The call came out for support of the rally in Washington D.C. from the International Steelworkers Union and in the time frame of just three weeks time over 30,000 Steelworkers members and other organized labor Unions from across the country rallied with solidarity in Washington D.C.
USWA Local 286 Lincoln, Nebraska and USWA Local 307 Topeka, Kansas sent 20 members from each Local to travel to Washington D.C. by bus to show our solidarity in Stand Up For Steel.
Local 286 left Lincoln, NE at 5:30 p.m. Tuesday the 26th of February and went to Topeka, KS to pickup our Brothers and Sisters from Local 307 and off to Washington D.C.from there. We arrived Wednesday the 27th of February in Frederick, Maryland at 8:00 p.m. and spent the night. Awaking at 7:00 am Thursday and leaving at 9:00 a.m. for the hour and a half trip into Washington D. C. to start our day at the RFK Stadium and then on to the rally in front of the White house. Leaving Washington D.C. that afternoon after the rally Thursday February 28th, we arrived back in Lincoln Friday night at 11:30 p.m.
On behalf of myself and the other 39 members that was fortunate to have their names drawn out of a hat to be selected to go on this rally to Washington D.C. I would like to say thank you to our USWA Local President and Vice President in Lincoln, Nebraska for taking care of the organization of the trip and their concerns. I would like to say to the members of both our Locals thank you. I would like to say to my Brothers and Sisters that went on this trip thank you for the opportunity I had to get to know all of you just a little bit better and really know what the meaning of SOLIDARITY means. I had a wonderful time and I will always remember the Stand Up For Steel Rally in Washington D.C.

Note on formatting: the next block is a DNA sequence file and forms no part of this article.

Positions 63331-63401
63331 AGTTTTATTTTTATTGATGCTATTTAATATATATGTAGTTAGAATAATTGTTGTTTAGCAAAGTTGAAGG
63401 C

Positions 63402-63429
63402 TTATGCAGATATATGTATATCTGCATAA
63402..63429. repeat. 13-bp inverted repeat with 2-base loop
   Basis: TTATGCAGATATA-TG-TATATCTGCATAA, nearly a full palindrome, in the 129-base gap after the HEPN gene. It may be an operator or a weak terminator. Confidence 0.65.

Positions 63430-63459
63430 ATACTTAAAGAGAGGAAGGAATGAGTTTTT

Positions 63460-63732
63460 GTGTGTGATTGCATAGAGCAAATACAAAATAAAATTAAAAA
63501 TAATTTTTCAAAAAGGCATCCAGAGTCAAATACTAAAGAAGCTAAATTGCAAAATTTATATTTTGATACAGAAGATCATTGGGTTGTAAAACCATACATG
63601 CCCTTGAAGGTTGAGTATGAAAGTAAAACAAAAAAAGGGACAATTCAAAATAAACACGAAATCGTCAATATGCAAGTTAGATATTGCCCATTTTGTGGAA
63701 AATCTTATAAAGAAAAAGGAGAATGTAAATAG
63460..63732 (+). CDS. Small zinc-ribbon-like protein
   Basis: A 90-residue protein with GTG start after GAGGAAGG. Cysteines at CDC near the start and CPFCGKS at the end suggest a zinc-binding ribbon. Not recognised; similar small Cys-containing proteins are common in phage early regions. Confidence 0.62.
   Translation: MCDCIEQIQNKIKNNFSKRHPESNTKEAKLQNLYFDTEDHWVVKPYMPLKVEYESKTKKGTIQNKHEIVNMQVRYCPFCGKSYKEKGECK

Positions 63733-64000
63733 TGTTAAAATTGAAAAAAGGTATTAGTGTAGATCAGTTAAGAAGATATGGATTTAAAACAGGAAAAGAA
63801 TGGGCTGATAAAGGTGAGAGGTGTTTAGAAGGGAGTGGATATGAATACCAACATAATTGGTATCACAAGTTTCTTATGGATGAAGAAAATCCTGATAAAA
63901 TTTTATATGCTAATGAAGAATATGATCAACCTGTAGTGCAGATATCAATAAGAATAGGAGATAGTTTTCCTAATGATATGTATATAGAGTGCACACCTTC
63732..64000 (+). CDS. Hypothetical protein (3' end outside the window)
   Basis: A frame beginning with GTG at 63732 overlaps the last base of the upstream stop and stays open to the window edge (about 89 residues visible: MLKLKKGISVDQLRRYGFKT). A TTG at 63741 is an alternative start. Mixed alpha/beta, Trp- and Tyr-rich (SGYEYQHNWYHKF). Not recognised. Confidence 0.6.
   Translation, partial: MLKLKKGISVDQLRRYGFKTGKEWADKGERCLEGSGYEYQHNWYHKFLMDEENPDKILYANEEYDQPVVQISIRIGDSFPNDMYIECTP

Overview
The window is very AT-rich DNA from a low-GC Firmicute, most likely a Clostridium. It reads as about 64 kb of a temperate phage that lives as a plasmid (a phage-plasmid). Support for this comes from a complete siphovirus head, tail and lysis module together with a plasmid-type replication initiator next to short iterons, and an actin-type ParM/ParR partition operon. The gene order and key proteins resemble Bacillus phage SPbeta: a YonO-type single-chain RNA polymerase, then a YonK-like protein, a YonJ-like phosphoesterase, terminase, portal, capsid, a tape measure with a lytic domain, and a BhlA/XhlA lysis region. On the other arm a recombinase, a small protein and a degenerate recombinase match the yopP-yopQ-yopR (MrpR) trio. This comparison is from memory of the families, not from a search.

I heard after the trip home from the rally that we were on the bus for 27 hours on the way down and 31 hours on the way home. Yes the trip was long, but with the solidarity that was shown as 30,000 Union members came together from all over the country at the rally in Washington D.C. that afternoon I would do it again anytime and on any bus. If we don't sacrifice something of our selves to get something for others then we don't really know the meaning of having that something at all, remember someone some where has sacrificed something to give us what benefits and wages that we have today.
Andy Grow, Art Godfrey, Carl Althouse, Sandra Schaff, Dave Mueller, Dennis Schweitzer, Ron Voboril,
Jason Pflughopt, Bill Rezac, Doug Prohaska, Jerry Trouba, Terri Hawthorne, Wayne Fiedler, Mo Anker,
Larry Sims, Mike Bohmont, Phil Snook, Brett Harris, Judy Joslin
and the other 20 members from Local 307
STAND UP FOR STEEL RALLY, 40% FOR 4 YEARS
Mr President can you hear us !
THE PRESIDENT MAKES HIS DECISION
Union hails outcome as "victory for grassroots activism"
To view pictures taken at the rally by local 286 members just click here on the link.
To read reports from the International Steelworkers web site click here.
Carl Althouse a Local 286 member makes head lines with the AFL-CIO web site click here.
Washington Post Bush Faces Tough Choices on Steel Imports.
FOR IMMEDIATE RELEASE February 28, 2002
Pittsburgh -- A crowd of nearly 30,000 from Steel communities throughout America's industrial heartland rallied outside the White House today, loudly urging President Bush to implement the International Trade Commission's (ITC) recommendation of 40% tariffs on imported steel products.
Tens of thousands of United Steelworkers of America (USWA) members -- many from among the more than 46,000 who have already lost their jobs as a result of 31 steel bankruptcies and 17 liquidations during the current crisis -- were joined in a massive show of support by aging retirees and surviving steelworker spouses, AFL-CIO leaders, community advocates and federal, state and municipal leaders, largely from Indiana, Ohio, Pennsylvania, West Virginia and Maryland -- states the Bush Administration recognizes as crucial to the 2002 Congressional elections as well as a presidential reelection bid.